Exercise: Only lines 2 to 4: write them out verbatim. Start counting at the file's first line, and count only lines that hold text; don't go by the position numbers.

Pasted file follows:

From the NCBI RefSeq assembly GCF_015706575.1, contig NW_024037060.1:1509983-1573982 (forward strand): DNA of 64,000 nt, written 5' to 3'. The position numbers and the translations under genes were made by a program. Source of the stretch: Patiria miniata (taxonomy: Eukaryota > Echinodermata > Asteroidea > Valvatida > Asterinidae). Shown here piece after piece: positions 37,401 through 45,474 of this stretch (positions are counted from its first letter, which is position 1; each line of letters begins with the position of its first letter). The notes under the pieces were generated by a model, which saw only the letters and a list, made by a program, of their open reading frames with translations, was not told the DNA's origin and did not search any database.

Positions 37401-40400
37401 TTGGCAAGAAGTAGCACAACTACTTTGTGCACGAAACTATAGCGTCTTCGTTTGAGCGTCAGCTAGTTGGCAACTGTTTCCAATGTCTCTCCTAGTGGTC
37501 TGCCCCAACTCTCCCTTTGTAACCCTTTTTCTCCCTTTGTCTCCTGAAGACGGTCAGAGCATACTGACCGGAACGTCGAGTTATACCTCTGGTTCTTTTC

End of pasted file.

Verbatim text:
Positions 37401-40400
37401 TTGGCAAGAAGTAGCACAACTACTTTGTGCACGAAACTATAGCGTCTTCGTTTGAGCGTCAGCTAGTTGGCAACTGTTTCCAATGTCTCTCCTAGTGGTC
37501 TGCCCCAACTCTCCCTTTGTAACCCTTTTTCTCCCTTTGTCTCCTGAAGACGGTCAGAGCATACTGACCGGAACGTCGAGTTATACCTCTGGTTCTTTTC